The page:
The Intended (2002) from Johnny Web (Uncle Scoopy; Greg Wroblewski)

A poor couple from the north of England arrives at a Malay jungle station in 1924, he to engineer a road through the jungle, she (co-author Janet McTeer) to accompany him. She is significantly older than her partner, and they seem to be running away from some uncomfortable situation back home, but their history is not explicitly presented. The newcomers realize that it is not just they who have come to the jungle to escape. The white people who live at the post, headed by the penurious widow who runs the operation, are a close-knit collection of bizarre and eccentric characters, and they do not make it especially comfortable for the outsiders to get adjusted.

Living and working conditions at the jungle outpost are quite different from what the newcomers had expected. Their salary is not to be paid until their assignment has been completed, in contradiction to what they were told in England. Their living quarters are infested with insects and their putative bedroom is an open area separated by a flimsy curtain from the priest's room. It would be difficult enough for the couple to have a sex life with a priest a few feet away, but they have other problems of their own. She seems to be sexually frigid, and has never had an orgasm in her life. As if the entire situation were not comfortable enough, she is required to sit around the station for months at a time with nothing to do whilst he makes his road-building excursions into the jungle.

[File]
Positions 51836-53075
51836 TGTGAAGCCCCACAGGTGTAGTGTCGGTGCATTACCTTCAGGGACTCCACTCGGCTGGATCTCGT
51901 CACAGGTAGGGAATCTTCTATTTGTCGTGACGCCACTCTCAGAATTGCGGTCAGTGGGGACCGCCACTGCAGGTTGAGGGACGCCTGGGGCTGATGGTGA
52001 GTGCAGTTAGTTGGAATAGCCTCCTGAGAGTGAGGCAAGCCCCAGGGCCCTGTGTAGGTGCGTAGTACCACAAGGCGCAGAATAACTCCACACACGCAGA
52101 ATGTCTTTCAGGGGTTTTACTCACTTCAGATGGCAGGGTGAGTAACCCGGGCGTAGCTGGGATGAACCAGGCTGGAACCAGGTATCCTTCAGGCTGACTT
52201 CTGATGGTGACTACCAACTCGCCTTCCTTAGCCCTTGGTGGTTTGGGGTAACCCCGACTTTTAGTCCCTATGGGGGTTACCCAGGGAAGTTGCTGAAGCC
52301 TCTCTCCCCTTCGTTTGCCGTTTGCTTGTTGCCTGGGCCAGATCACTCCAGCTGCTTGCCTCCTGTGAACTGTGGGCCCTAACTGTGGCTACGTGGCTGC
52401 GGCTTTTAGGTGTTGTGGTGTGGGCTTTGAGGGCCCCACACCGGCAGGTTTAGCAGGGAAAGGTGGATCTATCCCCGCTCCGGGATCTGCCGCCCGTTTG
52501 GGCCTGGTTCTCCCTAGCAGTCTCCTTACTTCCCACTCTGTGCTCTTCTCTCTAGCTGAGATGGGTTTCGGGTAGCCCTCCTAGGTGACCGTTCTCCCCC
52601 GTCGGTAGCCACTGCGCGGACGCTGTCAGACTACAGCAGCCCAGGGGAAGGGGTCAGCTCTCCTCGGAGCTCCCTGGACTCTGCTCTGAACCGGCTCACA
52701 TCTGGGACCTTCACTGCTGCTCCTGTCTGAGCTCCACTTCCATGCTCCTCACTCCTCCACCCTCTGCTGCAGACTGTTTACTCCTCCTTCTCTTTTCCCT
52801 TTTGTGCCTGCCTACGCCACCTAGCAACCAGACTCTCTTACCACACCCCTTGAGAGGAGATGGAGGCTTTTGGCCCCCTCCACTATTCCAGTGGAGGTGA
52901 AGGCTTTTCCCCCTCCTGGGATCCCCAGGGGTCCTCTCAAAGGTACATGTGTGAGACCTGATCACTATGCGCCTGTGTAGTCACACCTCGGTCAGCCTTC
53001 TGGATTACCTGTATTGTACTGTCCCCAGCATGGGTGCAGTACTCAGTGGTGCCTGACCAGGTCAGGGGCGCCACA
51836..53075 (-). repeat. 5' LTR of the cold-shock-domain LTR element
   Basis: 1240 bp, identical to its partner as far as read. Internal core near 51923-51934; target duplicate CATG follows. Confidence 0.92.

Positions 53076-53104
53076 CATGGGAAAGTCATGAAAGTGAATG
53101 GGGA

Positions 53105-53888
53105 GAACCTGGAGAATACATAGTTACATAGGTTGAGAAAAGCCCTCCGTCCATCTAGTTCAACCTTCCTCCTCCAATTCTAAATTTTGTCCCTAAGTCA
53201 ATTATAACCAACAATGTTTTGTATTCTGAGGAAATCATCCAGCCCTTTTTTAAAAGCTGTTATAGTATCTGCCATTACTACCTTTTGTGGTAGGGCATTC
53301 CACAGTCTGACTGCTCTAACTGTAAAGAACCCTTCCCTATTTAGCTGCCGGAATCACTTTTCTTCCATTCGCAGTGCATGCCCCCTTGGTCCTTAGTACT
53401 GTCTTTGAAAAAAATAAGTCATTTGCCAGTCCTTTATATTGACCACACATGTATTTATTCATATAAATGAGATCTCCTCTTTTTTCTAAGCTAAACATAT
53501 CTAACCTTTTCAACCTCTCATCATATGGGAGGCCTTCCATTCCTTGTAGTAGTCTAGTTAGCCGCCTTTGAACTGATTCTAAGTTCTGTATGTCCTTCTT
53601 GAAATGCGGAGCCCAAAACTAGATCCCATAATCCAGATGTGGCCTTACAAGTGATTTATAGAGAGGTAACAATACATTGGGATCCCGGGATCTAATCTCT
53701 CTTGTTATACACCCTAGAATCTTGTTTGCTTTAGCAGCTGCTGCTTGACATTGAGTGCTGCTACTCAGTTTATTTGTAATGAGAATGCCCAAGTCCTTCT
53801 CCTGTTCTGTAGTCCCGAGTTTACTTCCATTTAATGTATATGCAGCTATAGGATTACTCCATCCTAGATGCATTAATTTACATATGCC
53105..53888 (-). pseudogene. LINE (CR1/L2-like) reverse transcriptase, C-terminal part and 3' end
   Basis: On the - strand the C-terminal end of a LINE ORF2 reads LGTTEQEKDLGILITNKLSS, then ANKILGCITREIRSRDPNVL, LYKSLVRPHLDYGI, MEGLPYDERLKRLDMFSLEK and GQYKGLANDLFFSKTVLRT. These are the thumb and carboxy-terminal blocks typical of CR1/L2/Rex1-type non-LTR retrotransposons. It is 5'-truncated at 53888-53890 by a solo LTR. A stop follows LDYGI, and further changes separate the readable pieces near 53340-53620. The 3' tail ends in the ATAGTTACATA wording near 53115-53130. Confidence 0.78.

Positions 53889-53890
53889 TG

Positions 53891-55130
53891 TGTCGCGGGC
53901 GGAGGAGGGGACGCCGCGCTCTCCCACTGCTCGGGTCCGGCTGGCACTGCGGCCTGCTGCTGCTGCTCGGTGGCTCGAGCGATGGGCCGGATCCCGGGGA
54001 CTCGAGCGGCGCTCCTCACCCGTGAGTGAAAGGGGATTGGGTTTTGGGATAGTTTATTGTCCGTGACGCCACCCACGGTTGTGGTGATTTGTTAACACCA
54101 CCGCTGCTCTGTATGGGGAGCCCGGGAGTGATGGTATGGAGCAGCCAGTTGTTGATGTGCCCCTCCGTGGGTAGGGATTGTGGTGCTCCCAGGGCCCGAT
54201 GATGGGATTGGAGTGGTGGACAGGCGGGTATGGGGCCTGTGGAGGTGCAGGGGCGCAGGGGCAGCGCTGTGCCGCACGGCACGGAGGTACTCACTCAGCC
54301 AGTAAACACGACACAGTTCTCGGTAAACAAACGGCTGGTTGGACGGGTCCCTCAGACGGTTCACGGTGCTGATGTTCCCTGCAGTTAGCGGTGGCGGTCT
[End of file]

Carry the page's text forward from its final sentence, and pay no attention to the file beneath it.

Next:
Given that she is the only sexually desirable woman in the camp, her presence, coupled with her fiancÚ's absence, triggers various passions among the local menfolk, particularly the station manager's odd son, who is 40ish but still has a unusually close relationship with his elderly nanny. I mean really close. I mean that the nanny gives him regular sexual relief. This is quite a sight to see, given that he's a fat guy with rotting teeth, and the nanny is Olympia Dukakis. As you might well imagine, a guy who has been stuck in the jungle with his domineering mother, and whose only sexual outlet is Olympia Dukakis, finds himself very interested when Janet McTeer is walking around the camp with her DDD chest barely covered. Mischief ensues.

The script takes a page from the classic French film Going Places in that the formerly frigid woman manages to get her rocks off when manipulated into sex with the fat, ugly guy! This is an experience which confuses and shames her. The fat guy, however, is delighted to find that sex can be better than a hand-job from Olympia Dukakis.

You'd think all of that would be enough of a premise to carry a movie, as it was (more or less) for The Night of the Iguana. You might think that, but in this case, you would be wrong. The movie sets all of that up, then moves its focus elsewhere - to a noir sub-plot about a greedy struggle between the powerful widow, her nephew, her son, and even the priest, all of whom are maneuvering to get enough of the ivory money to get the hell out of hell and back to civilization. The weepy melodrama eventually leads to so much greed, murder, suicide, deceit and torture that you'd think their company must be Halliburton and their jungle must actually be Dick Cheney's undisclosed location.

On the other hand, it is the Citizen Kane of Olympia Dukakis hand-job movies.

Notes on the DVD: